Von Washington play selected for civil rights anniversary
Jan. 7, 2005
KALAMAZOO--A Western Michigan University theatre professor's play about civil rights pioneer Rosa Parks has been picked to help commemorate the 50th anniversary of the Montgomery Bus Boycott.
"Rosa Parks--More than a Bus Story" by Dr. Von Washington, director of multicultural theatre at WMU, will be staged Jan. 12 and 13 in Montgomery, Ala. The work is an outgrowth of Washington's 2001 play "Rosa," which was premiered on the WMU campus and uses Parks' autobiography as a window into her role in the civil rights movement.
"This is what I had hoped for all along, to perform this play in Montgomery, where the momentous activity began," Washington says. "Having it as a part of the 50th Anniversary celebration is almost unbelievable."
Washington has been in contact with several companies in Montgomery since his play's world premiere at WMU. Representatives came to see the production in 2001 and have been enthusiastic about staging the play ever since in the place where the historic events unfolded. The 50th anniversary of the famous bus boycott provided the perfect opportunity.
Washington and his wife, Fran, who together operate the theatre company Washington Productions, will perform in the play. Washington Productions also has produced theatre presentations about Sojourner Truth, Harriet Tubman and Frederick Douglass. Washington will be the main narrator and plays several other characters, while Fran Washington will reprise her role as Rosa Parks from the world premiere. Others also will portray Parks in various stages of her life.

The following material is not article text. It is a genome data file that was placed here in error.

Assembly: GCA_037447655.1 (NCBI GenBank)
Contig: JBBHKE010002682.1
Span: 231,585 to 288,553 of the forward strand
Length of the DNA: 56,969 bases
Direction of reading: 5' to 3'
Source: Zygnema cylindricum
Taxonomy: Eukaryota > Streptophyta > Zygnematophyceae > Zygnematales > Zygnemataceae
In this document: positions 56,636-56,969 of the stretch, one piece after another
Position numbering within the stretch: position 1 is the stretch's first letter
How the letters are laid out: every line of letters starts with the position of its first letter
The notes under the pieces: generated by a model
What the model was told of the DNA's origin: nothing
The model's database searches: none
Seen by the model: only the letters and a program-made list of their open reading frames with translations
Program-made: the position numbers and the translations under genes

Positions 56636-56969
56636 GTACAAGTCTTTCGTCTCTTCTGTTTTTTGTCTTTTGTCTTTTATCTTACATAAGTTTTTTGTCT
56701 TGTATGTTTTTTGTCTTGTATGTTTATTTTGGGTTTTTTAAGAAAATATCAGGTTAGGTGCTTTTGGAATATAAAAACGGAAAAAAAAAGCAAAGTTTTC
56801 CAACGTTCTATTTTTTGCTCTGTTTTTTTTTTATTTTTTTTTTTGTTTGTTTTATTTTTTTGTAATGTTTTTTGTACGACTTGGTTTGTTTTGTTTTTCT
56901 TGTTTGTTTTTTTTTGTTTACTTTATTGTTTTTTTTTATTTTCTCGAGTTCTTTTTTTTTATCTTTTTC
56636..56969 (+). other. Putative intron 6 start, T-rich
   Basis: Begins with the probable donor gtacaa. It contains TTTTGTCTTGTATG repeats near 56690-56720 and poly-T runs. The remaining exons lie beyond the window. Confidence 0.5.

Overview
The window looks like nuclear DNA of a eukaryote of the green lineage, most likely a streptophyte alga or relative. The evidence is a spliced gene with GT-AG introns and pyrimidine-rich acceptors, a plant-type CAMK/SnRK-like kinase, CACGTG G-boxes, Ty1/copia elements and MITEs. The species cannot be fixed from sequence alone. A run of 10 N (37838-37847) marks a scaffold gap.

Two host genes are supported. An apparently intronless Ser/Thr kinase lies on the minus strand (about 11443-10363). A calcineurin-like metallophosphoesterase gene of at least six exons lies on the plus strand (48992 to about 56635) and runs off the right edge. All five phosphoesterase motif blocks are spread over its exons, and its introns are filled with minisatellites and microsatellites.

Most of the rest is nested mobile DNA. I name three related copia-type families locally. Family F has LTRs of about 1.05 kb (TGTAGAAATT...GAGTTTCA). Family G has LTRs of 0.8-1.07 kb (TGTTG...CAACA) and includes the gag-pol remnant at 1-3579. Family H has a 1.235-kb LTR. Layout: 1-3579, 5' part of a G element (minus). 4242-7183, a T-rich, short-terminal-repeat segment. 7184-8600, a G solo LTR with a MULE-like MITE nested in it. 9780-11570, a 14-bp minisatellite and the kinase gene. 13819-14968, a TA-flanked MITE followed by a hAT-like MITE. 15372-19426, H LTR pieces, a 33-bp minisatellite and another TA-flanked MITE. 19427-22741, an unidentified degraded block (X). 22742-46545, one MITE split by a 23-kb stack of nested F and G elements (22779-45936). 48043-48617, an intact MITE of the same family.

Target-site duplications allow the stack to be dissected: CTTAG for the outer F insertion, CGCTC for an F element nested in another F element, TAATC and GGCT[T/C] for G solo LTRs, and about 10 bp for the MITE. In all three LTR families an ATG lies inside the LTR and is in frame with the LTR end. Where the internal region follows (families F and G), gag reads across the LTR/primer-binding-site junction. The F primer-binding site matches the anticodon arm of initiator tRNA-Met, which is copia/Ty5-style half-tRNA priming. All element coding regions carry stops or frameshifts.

Also appearing and singing in the production will be WMU alums Curtis Gulledge and Dwandra Nickole, whose last name was Lampkins when she attended WMU. Gulledge is the shows featured vocalist. Last, but certainly not least, Washington's daughter, Alicia, also will perform.
The Montgomery Bus Boycott, while considered by some as a political movement, is defined by those involved as a spiritual movement. Led by a 26-year-old preacher named Martin Luther King Jr., nearly 50,000 African Americans moved to support Parks' refusal to move to the back of a bus in deference to a white American by declining to use public transit in Montgomery. For 381 days, they walked despite hounding, humiliation and death threats and maintained their commitment to non-violent resistance. The Supreme Court eventually overturned the segregationist policies of the city of Montgomery, and Parks was then able to sit where she pleased when riding city buses.
Washington's play is the only production of Rosa Parks' life that has been personally authorized by the civil rights giant. He says having it chosen to be part of the 50th anniversary celebration is great for WMU.
"It means a lot to our multicultural theatre program and Washington Productions and it is a definite high for me and my family," he says. "I hope all of Montgomery comes out to see the show that Rosa Parks approved. It is a scaled-down version, but it is no less effective. Having Fran as Rosa and Curtis Gulledge to do the music is food for my soul."
Performances will take place at Montgomery's Davis Theatre for the Performing Arts. Tickets and information are available at (334) 279-1157 or <www.50busboycott.com>.
Media contact: Mark Schwerin, 269 387-8400, firstname.lastname@example.org